If you would like to contact an embassy or consulate directly please click here.
February 06, 2008
This Travel Warning provides updated information on the security situation in Afghanistan. The security threat to all American citizens in Afghanistan remains critical. This Travel Warning supersedes the Travel Warning for Afghanistan issued April 4, 2007.
The Department of State continues to strongly warn U.S. citizens against travel to Afghanistan. No part of Afghanistan should be considered immune from violence, and the potential exists throughout the country for hostile acts, either targeted or random, against American and other western nationals at any time. Remnants of the former Taliban regime and the terrorist al-Qa'ida network, and other groups hostile to NATO-led military operations continue, with the heavy involvement of U.S. forces. There is an on-going threat to kidnap and assassinate U.S. citizens and Non-Governmental Organization (NGO) workers throughout the country. Afghan authorities have a limited ability to maintain order and ensure the security of citizens and visitors. Travel in all areas of Afghanistan, including the capital, Kabul, is unsafe due to military operations, landmines, banditry, armed rivalry among political and tribal groups, and the possibility of terrorist attacks, including attacks using vehicular or other improvised explosive devices (IEDs). The security environment remains volatile and unpredictable.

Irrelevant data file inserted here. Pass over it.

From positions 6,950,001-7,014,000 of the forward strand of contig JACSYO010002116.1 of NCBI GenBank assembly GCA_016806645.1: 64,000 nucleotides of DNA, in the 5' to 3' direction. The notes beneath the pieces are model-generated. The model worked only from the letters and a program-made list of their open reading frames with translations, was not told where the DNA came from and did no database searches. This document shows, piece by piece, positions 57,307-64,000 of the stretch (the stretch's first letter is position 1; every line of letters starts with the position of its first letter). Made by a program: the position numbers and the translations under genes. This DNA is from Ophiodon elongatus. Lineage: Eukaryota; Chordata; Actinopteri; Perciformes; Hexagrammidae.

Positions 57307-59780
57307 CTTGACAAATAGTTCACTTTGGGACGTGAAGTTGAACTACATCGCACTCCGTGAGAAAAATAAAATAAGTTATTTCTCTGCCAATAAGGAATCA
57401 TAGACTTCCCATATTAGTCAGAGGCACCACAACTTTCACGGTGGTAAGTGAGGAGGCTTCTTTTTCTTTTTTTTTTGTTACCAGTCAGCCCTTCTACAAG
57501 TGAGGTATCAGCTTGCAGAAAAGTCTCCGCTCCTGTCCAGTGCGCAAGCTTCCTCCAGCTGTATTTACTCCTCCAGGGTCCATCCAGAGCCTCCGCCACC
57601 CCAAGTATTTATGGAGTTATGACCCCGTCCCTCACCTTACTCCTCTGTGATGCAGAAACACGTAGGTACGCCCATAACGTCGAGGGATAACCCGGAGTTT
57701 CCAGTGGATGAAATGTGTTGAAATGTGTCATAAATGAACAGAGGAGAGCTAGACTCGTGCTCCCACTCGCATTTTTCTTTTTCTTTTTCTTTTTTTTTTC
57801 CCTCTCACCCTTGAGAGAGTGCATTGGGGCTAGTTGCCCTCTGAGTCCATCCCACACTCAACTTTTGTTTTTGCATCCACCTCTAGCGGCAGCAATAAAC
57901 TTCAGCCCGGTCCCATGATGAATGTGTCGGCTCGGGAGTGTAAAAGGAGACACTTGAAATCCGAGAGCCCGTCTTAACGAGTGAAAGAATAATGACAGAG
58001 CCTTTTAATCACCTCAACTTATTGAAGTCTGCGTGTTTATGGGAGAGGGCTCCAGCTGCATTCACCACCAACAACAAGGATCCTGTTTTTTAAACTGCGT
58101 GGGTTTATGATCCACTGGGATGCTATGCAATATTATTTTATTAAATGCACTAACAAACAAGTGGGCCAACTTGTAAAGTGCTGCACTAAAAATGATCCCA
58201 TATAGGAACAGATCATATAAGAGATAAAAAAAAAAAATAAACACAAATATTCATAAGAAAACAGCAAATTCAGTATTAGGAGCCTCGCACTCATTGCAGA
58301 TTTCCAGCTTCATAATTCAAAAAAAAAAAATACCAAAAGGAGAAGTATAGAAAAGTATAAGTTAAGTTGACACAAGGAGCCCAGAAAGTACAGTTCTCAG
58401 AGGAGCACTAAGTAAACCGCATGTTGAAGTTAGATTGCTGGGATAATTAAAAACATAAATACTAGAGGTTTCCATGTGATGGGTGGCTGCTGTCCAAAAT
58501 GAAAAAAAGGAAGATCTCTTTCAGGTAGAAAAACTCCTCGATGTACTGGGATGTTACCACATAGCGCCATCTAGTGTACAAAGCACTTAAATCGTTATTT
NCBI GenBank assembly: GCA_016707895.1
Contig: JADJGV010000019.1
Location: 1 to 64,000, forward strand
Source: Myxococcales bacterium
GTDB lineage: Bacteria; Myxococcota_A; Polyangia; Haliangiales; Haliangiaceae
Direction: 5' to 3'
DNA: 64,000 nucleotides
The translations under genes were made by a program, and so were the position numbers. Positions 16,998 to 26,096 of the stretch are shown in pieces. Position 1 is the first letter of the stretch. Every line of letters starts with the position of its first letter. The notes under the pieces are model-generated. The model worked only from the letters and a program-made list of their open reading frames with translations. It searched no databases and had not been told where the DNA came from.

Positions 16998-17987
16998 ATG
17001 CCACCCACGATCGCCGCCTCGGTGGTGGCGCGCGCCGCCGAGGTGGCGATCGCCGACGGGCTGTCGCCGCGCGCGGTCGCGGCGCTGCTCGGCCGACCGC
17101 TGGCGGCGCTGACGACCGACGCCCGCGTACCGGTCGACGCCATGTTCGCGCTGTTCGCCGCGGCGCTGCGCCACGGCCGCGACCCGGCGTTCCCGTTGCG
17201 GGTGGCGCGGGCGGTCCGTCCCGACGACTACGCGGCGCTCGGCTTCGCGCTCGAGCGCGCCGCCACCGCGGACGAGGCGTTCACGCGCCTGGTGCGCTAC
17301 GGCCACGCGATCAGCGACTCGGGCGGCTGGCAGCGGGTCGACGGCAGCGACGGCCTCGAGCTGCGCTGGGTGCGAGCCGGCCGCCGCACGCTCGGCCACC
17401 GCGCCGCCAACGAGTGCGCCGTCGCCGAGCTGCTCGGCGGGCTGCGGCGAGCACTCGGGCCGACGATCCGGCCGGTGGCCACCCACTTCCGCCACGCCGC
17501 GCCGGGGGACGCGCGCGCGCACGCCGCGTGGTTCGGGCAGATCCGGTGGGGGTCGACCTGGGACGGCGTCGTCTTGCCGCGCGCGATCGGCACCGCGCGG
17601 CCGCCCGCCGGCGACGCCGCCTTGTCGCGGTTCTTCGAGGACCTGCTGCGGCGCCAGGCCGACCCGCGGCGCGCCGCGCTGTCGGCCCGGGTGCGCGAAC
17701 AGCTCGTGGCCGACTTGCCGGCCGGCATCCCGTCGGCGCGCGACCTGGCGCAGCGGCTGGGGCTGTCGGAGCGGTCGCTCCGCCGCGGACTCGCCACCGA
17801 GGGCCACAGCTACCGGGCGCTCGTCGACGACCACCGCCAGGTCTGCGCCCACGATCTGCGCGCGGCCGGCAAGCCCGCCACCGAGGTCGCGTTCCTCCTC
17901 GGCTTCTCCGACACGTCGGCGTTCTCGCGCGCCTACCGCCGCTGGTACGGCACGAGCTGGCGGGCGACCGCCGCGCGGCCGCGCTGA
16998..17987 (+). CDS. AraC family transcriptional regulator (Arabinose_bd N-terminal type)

Terrorist attacks on international organizations, international aid workers, and foreign interests continue. Kabul in particular has seen a rise in militant attacks, including rocket attacks, vehicle borne IEDs, and suicide bombings. The number of attacks in the south and southwestern areas of the country continues to be high as a result of insurgent and drug-related activity, but no part of the country is immune from attacks. The country's most lethal suicide attack occurred in Baghlan Province in November 2007, killing more than 70 people.
More than 70 attacks were reported in Kabul between April and December 2007. These included repeated incidents at or near Kabul International Airport, suicide bombings, persistent rocket attacks on vehicle convoys, and IEDs on many of the major roadways. These incidents resulted in many deaths and injuries of U.S. and coalition personnel and local civilians.